Zambian leader Rupiah Banda was poised to claim victory on Saturday in the mineral-rich African nation's presidential race despite opposition leader Michael Sata's vow to contest a poll he said had been rigged, Reuters reported.
Banda, a pro-business centrist who became acting president after Levy Mwanawasa died of a stroke in August, trailed Sata throughout two days of vote counting but pulled ahead for the first time on Saturday night.
Preliminary results showed Banda with 708,683 votes versus 682,171 for Sata, the leader of the opposition Patriotic Front. The count was based on results from 148 of 150 constituencies.
The ruling Movement for Multi-Party Democracy said it was confident that Banda would sweep the remaining two areas.
"This lead is permanent and we have won. We know we have won in every polling station and district of the last two constituencies," Banda's campaign manager, Akashambatwa Mbikusita-Lewanika, told Reuters.
The PF said Thursday's vote was marked by discrepancies between vote tallies and the number of voters on registration lists. It announced that it would ask a court to order a recount of the entire tally.
"If they (the court) can open tomorrow we will do so because what we are seeing displayed on the boards does not tally with the ballots in the boxes," said Willie Nsanda, chairman of the PF's election campaign.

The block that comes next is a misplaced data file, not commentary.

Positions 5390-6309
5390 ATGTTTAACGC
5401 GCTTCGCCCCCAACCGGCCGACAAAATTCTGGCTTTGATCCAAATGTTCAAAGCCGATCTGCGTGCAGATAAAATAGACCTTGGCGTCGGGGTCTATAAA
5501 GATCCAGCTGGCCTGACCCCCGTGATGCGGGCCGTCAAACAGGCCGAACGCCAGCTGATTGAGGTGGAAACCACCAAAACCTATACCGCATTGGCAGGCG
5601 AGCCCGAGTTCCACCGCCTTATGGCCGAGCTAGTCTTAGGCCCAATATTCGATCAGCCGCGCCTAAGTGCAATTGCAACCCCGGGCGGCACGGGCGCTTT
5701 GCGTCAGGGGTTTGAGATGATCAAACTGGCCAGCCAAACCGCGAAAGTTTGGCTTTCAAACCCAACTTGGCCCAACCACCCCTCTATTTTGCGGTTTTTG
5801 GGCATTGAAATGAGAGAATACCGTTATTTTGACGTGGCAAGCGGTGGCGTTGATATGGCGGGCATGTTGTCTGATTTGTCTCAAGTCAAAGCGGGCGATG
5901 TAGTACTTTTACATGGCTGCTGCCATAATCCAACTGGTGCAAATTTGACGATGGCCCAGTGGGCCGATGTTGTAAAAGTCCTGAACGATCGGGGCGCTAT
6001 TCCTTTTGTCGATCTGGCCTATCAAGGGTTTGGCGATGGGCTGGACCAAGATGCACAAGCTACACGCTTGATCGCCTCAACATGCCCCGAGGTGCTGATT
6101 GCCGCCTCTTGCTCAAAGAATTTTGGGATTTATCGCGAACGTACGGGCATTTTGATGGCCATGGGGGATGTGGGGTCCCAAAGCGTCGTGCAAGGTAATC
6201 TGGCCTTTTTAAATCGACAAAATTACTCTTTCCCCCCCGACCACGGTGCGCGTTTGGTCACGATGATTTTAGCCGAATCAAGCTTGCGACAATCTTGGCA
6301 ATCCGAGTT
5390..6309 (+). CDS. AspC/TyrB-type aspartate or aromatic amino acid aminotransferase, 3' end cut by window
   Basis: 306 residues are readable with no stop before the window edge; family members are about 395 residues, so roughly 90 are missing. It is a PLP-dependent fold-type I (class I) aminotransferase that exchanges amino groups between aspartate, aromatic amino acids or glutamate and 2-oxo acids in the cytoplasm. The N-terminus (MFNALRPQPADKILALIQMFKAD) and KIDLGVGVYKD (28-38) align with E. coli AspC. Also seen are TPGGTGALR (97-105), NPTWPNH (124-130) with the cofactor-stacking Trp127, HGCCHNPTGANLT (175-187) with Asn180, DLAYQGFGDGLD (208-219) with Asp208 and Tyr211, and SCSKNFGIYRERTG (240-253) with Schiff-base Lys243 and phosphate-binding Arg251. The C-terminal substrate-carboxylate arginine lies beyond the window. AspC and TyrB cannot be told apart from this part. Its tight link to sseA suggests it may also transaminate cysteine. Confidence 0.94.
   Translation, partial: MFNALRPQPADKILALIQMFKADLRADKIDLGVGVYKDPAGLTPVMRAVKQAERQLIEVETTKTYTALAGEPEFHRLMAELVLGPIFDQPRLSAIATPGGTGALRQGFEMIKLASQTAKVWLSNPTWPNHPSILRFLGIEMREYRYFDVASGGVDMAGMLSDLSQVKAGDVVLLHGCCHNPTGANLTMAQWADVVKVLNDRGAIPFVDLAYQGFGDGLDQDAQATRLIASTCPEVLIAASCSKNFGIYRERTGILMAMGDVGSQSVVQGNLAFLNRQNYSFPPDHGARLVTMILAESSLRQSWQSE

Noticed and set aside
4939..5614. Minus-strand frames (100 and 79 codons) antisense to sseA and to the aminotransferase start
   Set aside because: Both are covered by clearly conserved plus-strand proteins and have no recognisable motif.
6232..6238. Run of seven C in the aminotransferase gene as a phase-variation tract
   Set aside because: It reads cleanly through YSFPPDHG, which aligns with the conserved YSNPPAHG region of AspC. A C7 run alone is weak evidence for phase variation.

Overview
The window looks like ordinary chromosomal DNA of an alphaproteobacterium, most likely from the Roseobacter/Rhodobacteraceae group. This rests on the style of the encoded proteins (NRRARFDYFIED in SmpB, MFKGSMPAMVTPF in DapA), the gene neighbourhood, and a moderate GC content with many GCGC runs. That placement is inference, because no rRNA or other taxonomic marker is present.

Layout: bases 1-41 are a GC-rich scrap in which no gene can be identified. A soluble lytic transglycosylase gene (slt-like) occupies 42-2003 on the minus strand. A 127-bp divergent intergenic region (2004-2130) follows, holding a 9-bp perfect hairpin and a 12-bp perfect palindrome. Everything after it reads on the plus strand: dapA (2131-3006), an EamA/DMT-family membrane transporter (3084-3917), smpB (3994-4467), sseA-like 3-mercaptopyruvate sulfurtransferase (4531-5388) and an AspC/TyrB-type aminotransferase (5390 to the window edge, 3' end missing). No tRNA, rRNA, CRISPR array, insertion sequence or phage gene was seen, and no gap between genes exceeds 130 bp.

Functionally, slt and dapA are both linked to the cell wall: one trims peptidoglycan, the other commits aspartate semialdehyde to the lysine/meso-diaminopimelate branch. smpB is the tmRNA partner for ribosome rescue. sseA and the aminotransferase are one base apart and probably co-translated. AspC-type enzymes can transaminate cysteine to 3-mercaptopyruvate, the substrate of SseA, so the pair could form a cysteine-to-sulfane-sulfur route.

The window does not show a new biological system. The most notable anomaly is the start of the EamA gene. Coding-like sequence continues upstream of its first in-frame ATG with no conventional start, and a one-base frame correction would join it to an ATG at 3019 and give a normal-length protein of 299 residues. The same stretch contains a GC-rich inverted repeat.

Tension rose in the capital Lusaka, a Sata stronghold, as the opposition's allegations of fraud became more strident.
A Reuters witness said large numbers of armed police were patrolling the city on Saturday night.
Earlier, Sata stormed into a Lusaka conference hall where the results were being announced, accusing the electoral commission of padding Banda's vote total.
"I have evidence that results are being inflated ... They cheated me in 2006 and they want to do the same."
Sata, a populist with strong support among workers and the poor, made the same charge when he lost the 2006 presidential election to Mwanawasa, whose death triggered the election.